The leading paediatricians group in the US says children from newborns to teens should get double the usually recommended amount of
vitamin D because of evidence that it may help prevent serious diseases.
To meet the new recommendation of 400 units daily, millions of
children will need to take daily vitamin D supplements, the American
Academy of Paediatrics said. That includes breast-fed infants - even
those who get some formula, too, and many teens who drink little or no
Baby formula contains vitamin D, so infants on formula only
generally do not need supplements. However, the academy recommends
breast-feeding for at least the first year of life and breast milk is
Most commercially available milk is fortified with vitamin D, but
most children and teens do not drink enough of it - four cups daily
would be needed - to meet the new requirement, said Dr Frank Greer,
the report's co-author.
Research hints current recommendations should change
The new advice is based on mounting research about potential
benefits from vitamin D besides keeping bones strong, including
suggestions that it might reduce risks for cancer, diabetes and heart
But the evidence is not conclusive and there's no consensus on
how much of the vitamin would be needed for disease prevention.
The new advice replaces a 2003 academy recommendation for 200 units
That's the amount the government recommends for children and adults
up to age 50; 400 units is recommended for adults aged 51 to 70 and 600
units for those aged 71 and up. Vitamin D is sold in drops for young
children, capsules and tablets.
The Institute of Medicine, a government advisory group that sets
dietary standards, is discussing with federal agencies whether those
recommendations should be changed based on emerging research, said
spokeswoman Christine Stencel.
The recommendations were prepared for release Monday at an academy
conference in Boston. They are to be published in the November issue of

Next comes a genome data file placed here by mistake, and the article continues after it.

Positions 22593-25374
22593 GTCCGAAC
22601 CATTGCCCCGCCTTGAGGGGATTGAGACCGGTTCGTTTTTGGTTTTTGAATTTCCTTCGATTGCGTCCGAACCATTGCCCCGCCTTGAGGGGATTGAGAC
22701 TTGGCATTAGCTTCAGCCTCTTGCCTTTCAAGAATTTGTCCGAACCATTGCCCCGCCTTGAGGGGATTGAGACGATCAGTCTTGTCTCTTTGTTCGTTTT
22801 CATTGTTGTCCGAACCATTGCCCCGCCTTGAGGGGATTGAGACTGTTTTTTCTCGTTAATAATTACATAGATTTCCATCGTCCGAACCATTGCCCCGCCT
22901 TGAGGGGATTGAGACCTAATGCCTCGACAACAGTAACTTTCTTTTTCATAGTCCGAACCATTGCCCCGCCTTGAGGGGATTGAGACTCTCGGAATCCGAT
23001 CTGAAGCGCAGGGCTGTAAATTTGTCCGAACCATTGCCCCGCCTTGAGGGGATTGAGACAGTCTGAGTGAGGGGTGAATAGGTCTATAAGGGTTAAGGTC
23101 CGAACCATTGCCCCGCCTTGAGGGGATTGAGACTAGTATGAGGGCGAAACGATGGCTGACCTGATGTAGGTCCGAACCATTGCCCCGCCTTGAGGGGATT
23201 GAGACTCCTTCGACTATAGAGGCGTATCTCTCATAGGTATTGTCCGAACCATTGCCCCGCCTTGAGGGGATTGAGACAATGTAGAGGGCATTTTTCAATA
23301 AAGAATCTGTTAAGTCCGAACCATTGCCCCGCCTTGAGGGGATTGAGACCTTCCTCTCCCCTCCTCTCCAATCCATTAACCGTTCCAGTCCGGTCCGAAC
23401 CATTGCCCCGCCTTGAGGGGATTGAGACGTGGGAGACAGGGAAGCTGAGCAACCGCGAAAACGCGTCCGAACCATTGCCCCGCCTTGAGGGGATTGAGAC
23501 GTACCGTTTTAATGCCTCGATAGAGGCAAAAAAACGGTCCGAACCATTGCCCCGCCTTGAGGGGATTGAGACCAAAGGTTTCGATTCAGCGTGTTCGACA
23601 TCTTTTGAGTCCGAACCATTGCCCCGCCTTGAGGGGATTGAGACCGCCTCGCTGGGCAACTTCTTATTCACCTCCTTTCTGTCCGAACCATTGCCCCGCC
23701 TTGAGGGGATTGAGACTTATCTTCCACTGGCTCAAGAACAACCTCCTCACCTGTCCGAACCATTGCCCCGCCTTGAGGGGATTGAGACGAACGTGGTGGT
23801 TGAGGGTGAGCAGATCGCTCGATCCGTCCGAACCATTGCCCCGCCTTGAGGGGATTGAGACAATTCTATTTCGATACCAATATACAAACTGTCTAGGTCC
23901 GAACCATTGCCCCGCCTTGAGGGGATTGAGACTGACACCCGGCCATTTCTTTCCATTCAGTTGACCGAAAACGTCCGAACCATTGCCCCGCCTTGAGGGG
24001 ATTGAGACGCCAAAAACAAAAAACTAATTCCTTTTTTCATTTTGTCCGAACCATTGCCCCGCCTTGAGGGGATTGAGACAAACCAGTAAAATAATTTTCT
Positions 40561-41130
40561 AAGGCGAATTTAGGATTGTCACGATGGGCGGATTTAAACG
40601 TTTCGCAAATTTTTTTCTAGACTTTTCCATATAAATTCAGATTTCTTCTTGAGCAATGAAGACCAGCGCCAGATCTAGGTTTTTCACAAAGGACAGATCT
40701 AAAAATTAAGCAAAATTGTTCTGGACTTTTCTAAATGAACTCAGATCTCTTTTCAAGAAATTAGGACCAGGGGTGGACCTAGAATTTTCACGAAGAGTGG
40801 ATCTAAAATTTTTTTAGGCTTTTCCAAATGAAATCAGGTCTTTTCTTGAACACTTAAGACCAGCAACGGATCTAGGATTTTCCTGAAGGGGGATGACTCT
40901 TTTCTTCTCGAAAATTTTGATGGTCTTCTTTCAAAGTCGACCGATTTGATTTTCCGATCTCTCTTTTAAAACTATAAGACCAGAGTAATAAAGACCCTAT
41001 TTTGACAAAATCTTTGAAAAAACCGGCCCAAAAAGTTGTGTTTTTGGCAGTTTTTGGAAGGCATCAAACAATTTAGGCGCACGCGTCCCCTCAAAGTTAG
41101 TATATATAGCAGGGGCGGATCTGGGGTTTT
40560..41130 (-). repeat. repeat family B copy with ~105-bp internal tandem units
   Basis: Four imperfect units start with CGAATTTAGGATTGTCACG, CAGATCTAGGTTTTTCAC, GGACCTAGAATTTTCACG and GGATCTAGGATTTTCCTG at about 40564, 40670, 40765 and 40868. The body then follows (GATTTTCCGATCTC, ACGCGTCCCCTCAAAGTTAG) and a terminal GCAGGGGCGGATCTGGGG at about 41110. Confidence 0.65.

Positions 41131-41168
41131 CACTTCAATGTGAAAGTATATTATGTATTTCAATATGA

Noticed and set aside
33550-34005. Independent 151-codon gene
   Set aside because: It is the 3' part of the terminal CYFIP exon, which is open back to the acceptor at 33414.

the academy's journal, Paediatrics.
Most children don't get enough vitamin D
Besides milk and some other fortified foods like cereal, vitamin D
is found in oily fish including tuna, mackerel and sardines. But it's hard to get enough through diet; the best source is sunlight because the body makes vitamin D when sunshine hits the skin.
While it is believed that 10 to 15 minutes in the sun without
sunscreen a few times weekly is sufficient for many, people with dark
skin and those in northern, less sunny climates need more. Because of
sunlight's link with skin cancer, "vitamin D supplements during
infancy, childhood and adolescence are necessary," the academy's report
Recent studies have shown that many children don't get enough
vitamin D, and cases of rickets, a bone disorder often associated with
malnourishment in the 1800s, continue to occur.
Greer, a University of Wisconsin paediatrician, acknowledged that
most studies suggesting vitamin D may play a much broader role in
disease prevention have been observational, not the most rigorous kind
of medical evidence.
Nonetheless, many doctors consider the research compelling and many
have begun to offer patients routine vitamin D testing.
Adrian Gombart, a vitamin D researcher at Oregon State University,
said the new recommendations are safe and conservative but that 400
units "is probably not enough."
Gombart's lab work in human tissue has shown that vitamin D helps
increase levels of a protein that kills bacteria. He said many experts
believe that between 800 and 1 000 units daily would be more effective
at helping fight disease.
Several members of an academy committee that helped write the
guidelines have current or former ties to makers of infant formula or
vitamin supplements. – (Sapa, October 2008)